The only former police officer on a citizen panel charged with reviewing the Tacoma Police Department’s policies and procedures said Wednesday that she told Police Chief Donald Ramsdell this week that she believes he “lied to the community” about why his department delayed issuing an Amber Alert in the Zina Linnik case.
“I told the chief that I was disappointed in his behavior,” Trisha King Stargel said about the discussion with Ramsdell on Monday.
“I believe he lied to the community. I pointed out that if he had been one of his own police officers lying during an investigation, not only would he lose his job, but he’d lose his (state) police certification for up to five years.”
King Stargel’s comments to Ramsdell came on May 3, during this month’s regularly scheduled public meeting of Tacoma’s Citizen Review Panel. The six-member, City Council-appointed body was formed in the aftermath of the Chief David Brame murder-suicide scandal. Charged with providing advice to city officials on police policy issues, the review panel’s mission is “to ensure transparency and accountability in the way that the City of Tacoma Police Department operates,” according to the city’s website.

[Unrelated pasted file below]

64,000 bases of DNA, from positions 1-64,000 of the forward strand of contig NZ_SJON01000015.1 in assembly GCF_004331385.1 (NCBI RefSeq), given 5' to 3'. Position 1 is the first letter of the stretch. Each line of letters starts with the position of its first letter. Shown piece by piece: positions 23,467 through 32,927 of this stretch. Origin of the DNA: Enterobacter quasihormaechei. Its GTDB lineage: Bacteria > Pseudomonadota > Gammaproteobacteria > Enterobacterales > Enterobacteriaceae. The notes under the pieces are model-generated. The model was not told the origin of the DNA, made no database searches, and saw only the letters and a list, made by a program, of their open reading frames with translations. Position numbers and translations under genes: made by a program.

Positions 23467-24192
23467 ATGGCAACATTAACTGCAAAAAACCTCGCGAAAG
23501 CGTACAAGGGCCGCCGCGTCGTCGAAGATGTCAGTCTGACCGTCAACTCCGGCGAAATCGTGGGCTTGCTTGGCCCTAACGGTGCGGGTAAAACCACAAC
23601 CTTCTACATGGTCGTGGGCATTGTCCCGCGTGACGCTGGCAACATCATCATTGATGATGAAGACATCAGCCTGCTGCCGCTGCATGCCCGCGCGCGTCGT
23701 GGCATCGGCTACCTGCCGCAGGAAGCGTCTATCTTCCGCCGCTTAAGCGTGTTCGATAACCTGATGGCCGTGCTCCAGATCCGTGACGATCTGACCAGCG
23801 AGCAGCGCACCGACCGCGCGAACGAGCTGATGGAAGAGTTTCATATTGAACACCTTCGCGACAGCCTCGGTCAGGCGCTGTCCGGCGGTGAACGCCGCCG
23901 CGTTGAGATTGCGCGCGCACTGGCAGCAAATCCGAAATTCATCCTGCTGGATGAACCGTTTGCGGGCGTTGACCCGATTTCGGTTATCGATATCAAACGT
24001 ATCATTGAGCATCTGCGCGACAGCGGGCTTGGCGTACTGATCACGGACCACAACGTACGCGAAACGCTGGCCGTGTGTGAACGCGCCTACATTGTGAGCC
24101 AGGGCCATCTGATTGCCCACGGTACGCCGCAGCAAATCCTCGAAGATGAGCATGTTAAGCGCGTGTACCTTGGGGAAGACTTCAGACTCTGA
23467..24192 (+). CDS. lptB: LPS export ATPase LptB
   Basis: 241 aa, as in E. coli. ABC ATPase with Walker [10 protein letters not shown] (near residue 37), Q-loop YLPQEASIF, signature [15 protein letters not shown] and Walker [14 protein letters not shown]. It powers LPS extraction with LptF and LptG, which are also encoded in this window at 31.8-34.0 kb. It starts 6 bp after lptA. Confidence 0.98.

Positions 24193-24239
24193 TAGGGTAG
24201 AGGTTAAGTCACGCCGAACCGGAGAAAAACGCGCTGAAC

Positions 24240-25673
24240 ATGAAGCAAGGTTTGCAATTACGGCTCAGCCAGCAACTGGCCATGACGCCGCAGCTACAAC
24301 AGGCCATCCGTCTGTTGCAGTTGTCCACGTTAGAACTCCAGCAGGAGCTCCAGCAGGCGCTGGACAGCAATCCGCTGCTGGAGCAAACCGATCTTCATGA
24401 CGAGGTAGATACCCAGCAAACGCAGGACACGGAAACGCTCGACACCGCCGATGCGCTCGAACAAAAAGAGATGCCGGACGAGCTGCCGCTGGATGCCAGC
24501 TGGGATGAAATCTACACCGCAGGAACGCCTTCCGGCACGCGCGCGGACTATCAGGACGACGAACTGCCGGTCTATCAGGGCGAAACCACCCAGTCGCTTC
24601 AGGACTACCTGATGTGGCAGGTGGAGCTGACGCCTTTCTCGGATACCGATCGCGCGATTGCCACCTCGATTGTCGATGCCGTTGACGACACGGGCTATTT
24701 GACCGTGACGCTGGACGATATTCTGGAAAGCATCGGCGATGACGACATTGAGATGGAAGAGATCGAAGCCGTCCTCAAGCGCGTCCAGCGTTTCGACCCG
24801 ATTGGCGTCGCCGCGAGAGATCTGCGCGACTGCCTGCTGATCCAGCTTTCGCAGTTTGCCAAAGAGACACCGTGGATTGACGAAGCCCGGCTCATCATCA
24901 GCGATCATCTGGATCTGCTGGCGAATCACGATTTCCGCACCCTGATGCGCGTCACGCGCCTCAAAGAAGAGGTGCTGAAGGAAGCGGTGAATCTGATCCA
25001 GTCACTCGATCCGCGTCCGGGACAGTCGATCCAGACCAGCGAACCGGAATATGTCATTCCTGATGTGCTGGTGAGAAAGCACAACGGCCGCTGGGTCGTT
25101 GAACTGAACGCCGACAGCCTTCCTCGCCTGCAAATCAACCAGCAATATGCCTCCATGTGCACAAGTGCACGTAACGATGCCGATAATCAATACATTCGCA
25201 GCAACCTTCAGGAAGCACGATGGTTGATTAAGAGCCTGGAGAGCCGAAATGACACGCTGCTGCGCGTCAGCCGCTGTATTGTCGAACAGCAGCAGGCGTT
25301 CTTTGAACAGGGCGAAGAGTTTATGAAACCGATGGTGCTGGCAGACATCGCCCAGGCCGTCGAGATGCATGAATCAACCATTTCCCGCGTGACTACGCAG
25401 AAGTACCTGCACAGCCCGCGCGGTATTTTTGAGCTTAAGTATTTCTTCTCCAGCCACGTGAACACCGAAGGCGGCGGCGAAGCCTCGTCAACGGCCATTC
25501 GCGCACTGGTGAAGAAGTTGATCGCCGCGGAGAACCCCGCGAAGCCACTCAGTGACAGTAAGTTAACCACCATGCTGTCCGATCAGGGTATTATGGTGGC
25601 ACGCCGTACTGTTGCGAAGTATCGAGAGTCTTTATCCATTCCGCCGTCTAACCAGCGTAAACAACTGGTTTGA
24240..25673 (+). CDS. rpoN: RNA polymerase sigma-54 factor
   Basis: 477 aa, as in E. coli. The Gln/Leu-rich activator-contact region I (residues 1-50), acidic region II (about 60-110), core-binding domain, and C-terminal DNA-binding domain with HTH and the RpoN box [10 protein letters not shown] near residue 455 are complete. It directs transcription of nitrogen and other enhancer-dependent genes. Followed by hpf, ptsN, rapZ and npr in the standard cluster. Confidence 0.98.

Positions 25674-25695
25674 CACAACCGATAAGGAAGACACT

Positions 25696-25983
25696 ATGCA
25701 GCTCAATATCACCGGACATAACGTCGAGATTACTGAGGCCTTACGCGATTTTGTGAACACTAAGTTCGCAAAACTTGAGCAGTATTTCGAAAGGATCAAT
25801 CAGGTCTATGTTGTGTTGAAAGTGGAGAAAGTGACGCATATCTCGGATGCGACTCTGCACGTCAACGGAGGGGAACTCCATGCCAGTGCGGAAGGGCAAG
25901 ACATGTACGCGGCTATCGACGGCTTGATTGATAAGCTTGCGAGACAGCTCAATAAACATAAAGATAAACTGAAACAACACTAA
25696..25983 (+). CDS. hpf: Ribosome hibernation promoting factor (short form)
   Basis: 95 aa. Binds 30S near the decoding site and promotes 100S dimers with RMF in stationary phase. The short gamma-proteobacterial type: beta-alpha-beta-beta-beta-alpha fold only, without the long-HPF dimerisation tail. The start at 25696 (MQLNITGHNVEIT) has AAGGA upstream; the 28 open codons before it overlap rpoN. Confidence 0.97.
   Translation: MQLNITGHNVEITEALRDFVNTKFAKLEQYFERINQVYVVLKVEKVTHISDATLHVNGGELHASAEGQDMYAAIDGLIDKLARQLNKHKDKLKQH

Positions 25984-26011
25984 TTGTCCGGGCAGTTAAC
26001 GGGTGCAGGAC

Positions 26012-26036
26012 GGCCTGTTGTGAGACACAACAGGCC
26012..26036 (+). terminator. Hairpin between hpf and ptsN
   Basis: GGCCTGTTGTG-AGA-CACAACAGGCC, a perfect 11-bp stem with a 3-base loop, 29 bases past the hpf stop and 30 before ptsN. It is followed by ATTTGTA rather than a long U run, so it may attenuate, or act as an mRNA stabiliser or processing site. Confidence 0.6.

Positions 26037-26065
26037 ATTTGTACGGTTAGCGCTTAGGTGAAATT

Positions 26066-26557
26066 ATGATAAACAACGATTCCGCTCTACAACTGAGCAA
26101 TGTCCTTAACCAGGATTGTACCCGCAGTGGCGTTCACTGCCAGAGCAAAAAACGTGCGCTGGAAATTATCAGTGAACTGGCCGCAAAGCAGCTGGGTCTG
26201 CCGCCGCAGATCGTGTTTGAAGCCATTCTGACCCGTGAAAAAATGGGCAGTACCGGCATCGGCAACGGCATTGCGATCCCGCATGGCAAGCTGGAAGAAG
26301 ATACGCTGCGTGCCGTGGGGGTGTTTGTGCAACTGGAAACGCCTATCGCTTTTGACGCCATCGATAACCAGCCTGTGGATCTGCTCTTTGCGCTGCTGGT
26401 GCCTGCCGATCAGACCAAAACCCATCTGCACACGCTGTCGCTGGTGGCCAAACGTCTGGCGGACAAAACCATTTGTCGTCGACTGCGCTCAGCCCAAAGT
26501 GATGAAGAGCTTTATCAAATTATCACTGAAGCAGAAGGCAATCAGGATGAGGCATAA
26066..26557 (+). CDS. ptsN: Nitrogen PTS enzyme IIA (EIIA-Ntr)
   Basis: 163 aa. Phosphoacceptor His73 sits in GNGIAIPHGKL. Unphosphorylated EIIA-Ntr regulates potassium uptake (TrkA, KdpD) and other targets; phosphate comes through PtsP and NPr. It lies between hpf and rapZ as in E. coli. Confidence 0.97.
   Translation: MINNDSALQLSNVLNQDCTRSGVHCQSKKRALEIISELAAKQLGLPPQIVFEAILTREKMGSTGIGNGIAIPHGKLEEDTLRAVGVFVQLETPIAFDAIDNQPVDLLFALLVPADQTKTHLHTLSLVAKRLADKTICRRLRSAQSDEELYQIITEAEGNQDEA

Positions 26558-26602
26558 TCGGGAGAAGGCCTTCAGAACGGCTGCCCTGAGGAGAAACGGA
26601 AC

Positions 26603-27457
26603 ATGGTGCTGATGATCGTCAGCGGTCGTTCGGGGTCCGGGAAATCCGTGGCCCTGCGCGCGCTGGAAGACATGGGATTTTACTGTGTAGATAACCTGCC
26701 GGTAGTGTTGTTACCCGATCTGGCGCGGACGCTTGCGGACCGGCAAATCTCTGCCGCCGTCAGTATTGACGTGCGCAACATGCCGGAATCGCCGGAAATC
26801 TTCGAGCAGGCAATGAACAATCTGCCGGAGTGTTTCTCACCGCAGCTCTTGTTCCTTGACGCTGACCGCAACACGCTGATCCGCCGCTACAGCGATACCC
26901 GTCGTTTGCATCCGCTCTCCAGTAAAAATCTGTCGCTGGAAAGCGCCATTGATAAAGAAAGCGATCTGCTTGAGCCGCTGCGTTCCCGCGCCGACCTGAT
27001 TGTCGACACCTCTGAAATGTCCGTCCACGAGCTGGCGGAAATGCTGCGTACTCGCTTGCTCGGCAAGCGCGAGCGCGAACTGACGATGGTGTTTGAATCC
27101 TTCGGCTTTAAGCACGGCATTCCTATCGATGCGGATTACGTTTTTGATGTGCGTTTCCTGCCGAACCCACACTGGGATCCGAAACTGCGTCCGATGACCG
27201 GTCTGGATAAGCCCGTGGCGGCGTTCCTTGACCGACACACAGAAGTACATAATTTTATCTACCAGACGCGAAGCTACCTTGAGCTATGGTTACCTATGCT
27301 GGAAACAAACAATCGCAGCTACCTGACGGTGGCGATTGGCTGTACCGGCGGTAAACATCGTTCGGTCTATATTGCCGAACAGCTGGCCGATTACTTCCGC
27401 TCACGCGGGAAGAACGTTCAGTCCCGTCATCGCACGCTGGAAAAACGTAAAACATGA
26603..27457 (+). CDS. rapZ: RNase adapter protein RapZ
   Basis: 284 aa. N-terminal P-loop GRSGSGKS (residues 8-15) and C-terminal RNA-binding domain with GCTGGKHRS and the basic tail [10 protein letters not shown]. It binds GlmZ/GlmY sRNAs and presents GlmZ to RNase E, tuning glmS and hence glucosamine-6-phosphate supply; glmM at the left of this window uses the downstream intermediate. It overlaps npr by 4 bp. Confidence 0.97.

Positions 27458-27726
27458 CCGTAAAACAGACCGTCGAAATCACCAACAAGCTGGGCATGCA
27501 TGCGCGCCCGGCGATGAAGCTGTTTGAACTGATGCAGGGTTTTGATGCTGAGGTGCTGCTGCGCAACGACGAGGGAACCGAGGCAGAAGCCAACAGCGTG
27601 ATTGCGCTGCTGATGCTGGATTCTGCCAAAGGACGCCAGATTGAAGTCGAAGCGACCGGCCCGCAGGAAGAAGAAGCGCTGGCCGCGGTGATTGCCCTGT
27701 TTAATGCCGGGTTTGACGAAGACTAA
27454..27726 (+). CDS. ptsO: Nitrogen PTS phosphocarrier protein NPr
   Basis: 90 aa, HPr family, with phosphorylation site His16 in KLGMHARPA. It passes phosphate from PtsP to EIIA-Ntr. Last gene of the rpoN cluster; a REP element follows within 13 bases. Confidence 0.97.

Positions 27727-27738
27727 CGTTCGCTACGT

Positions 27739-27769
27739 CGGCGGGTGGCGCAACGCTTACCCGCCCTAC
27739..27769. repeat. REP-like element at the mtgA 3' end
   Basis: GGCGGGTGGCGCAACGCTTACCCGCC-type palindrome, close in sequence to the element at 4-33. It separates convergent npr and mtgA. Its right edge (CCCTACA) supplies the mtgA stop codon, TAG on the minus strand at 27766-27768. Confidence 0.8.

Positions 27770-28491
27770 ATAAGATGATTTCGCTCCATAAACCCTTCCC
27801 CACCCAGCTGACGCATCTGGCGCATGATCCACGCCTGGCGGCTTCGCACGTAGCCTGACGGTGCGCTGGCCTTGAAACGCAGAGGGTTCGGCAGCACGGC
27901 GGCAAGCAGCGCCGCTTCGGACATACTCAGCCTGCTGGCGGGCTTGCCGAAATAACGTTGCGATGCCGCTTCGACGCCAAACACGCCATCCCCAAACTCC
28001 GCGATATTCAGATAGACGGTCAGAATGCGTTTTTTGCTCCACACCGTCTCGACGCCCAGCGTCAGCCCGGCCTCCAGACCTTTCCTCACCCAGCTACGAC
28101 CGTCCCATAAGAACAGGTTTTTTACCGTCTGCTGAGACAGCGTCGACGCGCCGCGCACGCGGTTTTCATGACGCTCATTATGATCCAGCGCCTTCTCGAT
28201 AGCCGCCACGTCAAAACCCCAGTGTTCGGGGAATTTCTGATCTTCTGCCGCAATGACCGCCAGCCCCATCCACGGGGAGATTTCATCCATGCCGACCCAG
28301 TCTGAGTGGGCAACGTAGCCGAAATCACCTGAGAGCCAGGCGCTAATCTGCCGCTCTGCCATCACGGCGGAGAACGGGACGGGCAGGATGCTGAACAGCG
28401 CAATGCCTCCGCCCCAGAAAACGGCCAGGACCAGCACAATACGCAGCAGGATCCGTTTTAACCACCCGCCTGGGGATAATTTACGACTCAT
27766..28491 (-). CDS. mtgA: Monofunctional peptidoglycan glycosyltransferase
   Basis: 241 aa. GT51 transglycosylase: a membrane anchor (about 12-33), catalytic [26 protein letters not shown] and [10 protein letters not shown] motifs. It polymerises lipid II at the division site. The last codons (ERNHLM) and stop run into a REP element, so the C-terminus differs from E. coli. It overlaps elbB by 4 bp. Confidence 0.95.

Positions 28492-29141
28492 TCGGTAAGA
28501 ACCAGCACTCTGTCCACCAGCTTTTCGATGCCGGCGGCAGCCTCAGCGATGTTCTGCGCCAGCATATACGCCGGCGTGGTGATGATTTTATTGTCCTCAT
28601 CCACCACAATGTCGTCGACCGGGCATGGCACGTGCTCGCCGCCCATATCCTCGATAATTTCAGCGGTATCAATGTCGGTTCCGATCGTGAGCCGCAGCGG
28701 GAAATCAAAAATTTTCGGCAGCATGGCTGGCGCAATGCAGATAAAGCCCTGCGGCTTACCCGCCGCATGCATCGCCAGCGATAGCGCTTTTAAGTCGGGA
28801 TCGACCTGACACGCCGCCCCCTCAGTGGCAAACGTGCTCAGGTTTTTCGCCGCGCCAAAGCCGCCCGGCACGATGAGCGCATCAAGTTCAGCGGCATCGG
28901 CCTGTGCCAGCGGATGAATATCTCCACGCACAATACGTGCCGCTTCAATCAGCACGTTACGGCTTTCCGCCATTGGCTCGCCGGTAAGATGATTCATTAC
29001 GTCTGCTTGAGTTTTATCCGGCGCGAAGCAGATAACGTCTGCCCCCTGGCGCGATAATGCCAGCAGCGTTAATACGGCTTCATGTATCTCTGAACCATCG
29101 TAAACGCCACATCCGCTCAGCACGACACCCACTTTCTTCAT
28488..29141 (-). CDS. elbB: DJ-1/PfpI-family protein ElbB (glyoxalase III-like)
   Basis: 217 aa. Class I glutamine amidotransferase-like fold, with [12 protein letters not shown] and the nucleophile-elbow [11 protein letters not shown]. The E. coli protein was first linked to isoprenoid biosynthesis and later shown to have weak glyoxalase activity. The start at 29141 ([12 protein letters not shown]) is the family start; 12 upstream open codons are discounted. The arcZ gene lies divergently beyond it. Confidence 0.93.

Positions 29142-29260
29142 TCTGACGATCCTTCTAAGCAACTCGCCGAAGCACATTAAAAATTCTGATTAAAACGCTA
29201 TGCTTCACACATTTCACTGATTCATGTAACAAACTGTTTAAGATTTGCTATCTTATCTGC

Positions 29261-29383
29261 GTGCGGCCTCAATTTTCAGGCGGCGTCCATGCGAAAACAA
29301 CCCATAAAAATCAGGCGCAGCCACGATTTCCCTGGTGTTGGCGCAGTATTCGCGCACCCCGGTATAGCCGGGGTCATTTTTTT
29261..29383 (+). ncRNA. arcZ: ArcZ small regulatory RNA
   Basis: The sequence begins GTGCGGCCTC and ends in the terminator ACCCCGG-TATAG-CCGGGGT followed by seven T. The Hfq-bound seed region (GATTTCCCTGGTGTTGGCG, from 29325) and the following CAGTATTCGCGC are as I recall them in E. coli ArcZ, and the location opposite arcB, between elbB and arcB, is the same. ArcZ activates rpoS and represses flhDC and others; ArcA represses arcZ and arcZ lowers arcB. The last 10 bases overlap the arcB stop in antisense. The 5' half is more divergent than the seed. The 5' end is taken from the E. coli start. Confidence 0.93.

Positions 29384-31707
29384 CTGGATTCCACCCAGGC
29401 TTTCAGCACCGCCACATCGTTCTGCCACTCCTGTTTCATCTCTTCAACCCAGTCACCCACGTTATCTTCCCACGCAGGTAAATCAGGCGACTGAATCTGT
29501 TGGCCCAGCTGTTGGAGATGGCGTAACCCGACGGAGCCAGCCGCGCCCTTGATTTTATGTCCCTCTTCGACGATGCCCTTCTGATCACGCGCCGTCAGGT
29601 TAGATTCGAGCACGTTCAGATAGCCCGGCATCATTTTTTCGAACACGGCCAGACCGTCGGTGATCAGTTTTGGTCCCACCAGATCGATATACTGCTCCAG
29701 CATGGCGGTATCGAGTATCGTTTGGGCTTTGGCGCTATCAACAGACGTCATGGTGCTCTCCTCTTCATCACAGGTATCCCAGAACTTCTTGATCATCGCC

King Stargel, a 24-year-cop-turned-Seattle University criminal justice lecturer who also works as a national police training consultant, said she requested that a discussion of Ramsdell’s actions in the Linnik case be put on the panel’s agenda this month. Her request came after reports in The News Tribune recently revealed the chief and TPD spokesman Mark Fulghum had misled media outlets about why it took the department 12 hours to issue the alert following Linnik’s abduction in 2007.